At times, Sybok is like a charismatic terrorist or a robed faith healer you find yourself drawn to, whether you believe in him or not.
STAR TREK V: THE FINAL FRONTIER (1989)
— One Perfect Shot (@OnePerfectShot) May 31, 2019
In his enjoyable 1994 book, “Star Trek Movie Memories,” Shatner admits that he devised the character of Sybok after watching news reports of Jim and Tammy Faye Bakker, Robert Tilton and Jimmy Swaggert, all caught up in their public scandals and professing to be instruments of God.
FAST FACT: “Star Trek V: The Final Frontier” earned $52 million at the U.S. box office, compared to the $109 million “Star Trek IV: The Voyage Home” brought in three years earlier.
Shatner’s fascination with such individuals carries over into the film and Luckinball’s effective turn. If “The Final Frontier” can’t compete with the fresh innovation of “Star Trek: The Next Generation” (which was in its second season when this movie opened), it at least creates a worthy talking point in having a timely antagonist who never fails to intrigue.
If only the ending were as strong as the build-up.
Despite the long held derision on Shatner’s filmmaking abilities, the problem here isn’t with his direction but the screenplay. Not only are there far too many jokes, campy bits (Uhura’s infamous “fan dance” has nothing on the sight of Spock doing the Vulcan neck pinch on a horse) and an inconclusive climax.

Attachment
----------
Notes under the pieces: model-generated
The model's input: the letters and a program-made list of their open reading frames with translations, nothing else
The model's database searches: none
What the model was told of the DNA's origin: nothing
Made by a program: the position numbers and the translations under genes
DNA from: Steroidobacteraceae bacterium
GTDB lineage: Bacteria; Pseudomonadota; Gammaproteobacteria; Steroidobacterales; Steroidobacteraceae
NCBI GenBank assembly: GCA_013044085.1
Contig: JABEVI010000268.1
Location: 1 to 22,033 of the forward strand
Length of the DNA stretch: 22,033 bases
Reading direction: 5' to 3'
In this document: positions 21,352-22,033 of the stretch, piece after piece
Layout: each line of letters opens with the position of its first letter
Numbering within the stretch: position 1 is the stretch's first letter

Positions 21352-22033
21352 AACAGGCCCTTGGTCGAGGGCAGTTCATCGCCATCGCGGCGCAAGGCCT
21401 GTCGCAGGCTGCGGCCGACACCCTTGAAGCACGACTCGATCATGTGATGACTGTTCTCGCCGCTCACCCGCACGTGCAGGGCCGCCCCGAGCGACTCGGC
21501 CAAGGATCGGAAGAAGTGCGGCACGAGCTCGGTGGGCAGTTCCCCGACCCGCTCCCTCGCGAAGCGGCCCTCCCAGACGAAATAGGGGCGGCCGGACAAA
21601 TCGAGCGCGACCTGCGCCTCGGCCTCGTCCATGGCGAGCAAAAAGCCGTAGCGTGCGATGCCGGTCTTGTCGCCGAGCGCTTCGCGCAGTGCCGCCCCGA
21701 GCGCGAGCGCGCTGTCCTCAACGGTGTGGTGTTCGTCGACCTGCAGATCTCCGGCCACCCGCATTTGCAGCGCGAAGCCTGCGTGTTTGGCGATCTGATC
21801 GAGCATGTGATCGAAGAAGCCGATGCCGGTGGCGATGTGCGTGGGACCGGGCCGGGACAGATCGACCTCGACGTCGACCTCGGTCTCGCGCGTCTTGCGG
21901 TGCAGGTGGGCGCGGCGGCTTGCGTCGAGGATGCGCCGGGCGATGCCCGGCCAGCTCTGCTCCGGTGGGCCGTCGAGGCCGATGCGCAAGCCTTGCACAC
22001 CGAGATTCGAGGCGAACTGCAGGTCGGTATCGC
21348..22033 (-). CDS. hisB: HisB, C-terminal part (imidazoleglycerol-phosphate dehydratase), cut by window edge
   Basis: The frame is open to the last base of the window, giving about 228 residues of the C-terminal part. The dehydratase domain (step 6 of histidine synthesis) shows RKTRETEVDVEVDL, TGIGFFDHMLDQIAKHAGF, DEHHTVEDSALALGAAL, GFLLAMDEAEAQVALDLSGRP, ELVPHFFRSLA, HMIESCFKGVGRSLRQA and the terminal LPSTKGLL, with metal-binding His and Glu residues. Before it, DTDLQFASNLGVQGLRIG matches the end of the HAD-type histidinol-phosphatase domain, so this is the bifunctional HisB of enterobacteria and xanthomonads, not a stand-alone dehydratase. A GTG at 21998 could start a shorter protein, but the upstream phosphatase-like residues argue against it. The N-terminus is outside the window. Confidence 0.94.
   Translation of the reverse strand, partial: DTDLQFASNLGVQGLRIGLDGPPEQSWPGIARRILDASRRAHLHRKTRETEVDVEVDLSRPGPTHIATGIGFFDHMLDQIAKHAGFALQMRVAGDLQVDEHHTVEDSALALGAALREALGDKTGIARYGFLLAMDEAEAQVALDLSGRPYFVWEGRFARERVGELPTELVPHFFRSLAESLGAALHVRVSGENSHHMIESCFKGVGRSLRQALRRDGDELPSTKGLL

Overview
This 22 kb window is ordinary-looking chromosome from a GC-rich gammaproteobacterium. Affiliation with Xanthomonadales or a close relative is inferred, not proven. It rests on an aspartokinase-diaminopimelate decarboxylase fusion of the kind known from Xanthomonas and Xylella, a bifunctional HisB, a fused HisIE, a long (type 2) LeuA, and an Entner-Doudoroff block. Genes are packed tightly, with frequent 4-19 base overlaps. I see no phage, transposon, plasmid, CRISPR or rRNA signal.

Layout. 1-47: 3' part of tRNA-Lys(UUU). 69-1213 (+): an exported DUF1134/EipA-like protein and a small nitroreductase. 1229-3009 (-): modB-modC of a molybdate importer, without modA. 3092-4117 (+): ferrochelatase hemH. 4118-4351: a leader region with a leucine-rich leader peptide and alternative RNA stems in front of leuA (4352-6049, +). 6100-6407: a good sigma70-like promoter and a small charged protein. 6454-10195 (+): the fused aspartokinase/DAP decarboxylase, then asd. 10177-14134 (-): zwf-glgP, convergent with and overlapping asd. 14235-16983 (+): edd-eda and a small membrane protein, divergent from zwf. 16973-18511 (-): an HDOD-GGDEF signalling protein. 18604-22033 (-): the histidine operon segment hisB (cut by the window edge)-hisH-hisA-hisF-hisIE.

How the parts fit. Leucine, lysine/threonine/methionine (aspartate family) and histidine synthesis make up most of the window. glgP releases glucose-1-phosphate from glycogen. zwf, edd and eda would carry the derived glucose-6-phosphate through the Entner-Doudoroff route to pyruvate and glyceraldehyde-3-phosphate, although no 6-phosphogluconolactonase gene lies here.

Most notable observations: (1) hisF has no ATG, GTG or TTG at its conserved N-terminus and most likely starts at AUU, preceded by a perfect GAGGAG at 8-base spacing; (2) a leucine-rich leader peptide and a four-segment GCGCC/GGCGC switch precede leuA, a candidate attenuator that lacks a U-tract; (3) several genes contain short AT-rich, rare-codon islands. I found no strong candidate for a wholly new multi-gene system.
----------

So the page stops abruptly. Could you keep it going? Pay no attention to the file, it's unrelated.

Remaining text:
Footage of the unused “rock monster” that was originally a part of Shatner’s once-planned, much wilder finale, is so arresting, I wish it made the final cut.
In the final moments, a New Age button is placed on the subject of religion, with Kirk offering to his friends, “Maybe God’s not out there, maybe he’s right here,” and taps his chest.
A tough question to consider that the movie occasionally explores – what if Sybok, with his genuine powers and faith-driven journey (he is correct, after all, that there is a place beyond the barrier), is genuinely right? Wouldn’t that make his man of faith the actual hero of this movie, especially in contrast to the science-minded explorers he overtakes (but never truly harms)?